Cardiovascular and Blood Oxidative Stress Responses to Exercise and Acute Woodsmoke Exposure in Recreationally Active Individuals

Cassie M. Williamson-Reisdorph, Kathryn G. Tiemessen, Katie Christison, Shae Gurney, Dylan Richmond, Kesley Wood, Tiffany S. Quindry, Charles L. Dumke, John C. Quindry

Research output: Contribution to journalArticlepeer-review

Abstract

Introduction: Those who work and recreate outdoors experience woodsmoke exposure during fire season. Exercise during woodsmoke exposure harms the cardiovascular system, but the acute physiologic and biochemical responses are understudied. The purpose of this pilot laboratory-based study was to examine the effect of exercise during woodsmoke exposure on acute indicators of cardiovascular function, including heart rate variability (HRV), pulse wave velocity (PWV), blood pressure (BP), augmentation index (AIx), and blood oxidative stress. Methods: Ten participants performed 2 moderate-intensity exercise (70% V˙O2 max) trials (clean air 0 μg·m-3, woodsmoke 250 μg·m-3) in a crossover design. HRV, PWV, BP, AIx, and blood oxidative stress were measured before, after, and 90 min after exercise for each trial. Blood oxidative stress was quantified through lipid damage (LOOH, 8-ISO), protein damage (3-NT, PC), and antioxidant capacity (TEAC). Results: A 45-min woodsmoke exposure combined with moderate-intensity exercise did not result in a statistically significant difference in HRV, PWV, BP, AIx, or oxidative stress (P>0.05). Conclusions: Despite the known deleterious effects of smoke inhalation, moderate-intensity aerobic exercise while exposed to woodsmoke particulate matter (250 μg·m-3) did not result in a statistically significant difference in HRV, PWV, or blood oxidative stress in this methodologic context. Although findings do not negate the negative impact of woodsmoke inhalation, additional research approaches are needed to better understand the acute effects of smoke exposure on the cardiovascular system.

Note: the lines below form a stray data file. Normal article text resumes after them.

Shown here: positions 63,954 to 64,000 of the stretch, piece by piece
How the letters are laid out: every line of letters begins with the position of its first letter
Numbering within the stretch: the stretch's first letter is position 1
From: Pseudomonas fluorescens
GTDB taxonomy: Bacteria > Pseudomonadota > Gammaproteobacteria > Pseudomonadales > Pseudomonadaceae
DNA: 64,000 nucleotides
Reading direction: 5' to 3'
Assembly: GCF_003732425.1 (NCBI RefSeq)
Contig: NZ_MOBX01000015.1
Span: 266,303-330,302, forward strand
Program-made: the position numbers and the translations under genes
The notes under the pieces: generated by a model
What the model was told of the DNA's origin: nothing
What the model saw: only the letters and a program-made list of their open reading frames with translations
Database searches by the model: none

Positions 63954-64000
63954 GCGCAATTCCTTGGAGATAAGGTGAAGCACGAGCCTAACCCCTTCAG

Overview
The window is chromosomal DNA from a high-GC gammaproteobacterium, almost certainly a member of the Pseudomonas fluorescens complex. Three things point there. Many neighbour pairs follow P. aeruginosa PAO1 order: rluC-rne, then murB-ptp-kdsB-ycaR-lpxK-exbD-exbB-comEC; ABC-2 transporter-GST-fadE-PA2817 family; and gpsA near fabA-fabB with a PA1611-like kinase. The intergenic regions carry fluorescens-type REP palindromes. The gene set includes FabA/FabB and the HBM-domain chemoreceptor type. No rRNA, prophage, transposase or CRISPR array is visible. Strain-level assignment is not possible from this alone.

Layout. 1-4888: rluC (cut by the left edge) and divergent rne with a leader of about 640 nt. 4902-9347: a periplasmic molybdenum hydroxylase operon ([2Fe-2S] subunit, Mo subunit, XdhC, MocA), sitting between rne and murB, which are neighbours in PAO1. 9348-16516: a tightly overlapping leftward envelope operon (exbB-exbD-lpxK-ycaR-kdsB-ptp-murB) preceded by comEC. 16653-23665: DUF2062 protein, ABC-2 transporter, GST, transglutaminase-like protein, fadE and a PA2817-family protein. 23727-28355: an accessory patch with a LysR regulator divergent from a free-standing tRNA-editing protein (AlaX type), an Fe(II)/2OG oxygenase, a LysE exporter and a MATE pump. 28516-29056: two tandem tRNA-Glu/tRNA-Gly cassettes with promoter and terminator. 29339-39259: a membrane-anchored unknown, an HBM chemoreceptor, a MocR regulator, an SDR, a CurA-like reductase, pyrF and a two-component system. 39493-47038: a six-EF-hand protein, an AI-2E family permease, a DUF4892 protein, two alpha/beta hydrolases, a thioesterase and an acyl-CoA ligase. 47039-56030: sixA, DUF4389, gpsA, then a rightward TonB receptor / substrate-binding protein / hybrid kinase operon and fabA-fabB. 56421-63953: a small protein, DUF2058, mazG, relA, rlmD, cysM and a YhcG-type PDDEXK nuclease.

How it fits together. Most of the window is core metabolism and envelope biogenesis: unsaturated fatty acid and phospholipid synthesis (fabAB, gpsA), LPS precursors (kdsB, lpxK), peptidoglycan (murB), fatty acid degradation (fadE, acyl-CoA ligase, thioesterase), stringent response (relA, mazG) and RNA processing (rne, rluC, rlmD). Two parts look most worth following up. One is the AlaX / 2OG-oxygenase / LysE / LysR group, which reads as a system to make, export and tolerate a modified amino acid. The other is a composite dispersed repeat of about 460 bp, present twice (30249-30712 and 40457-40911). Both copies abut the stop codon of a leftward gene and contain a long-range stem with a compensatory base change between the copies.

Original languageEnglish
Pages (from-to)17-24
Number of pages8
JournalWilderness and Environmental Medicine
Volume33
Issue number1
DOIs
StatePublished - Mar 2022

Keywords

  • air pollution
  • antioxidants
  • arterial stiffness
  • autonomic recovery
  • free radicals
  • parasympathetic recovery

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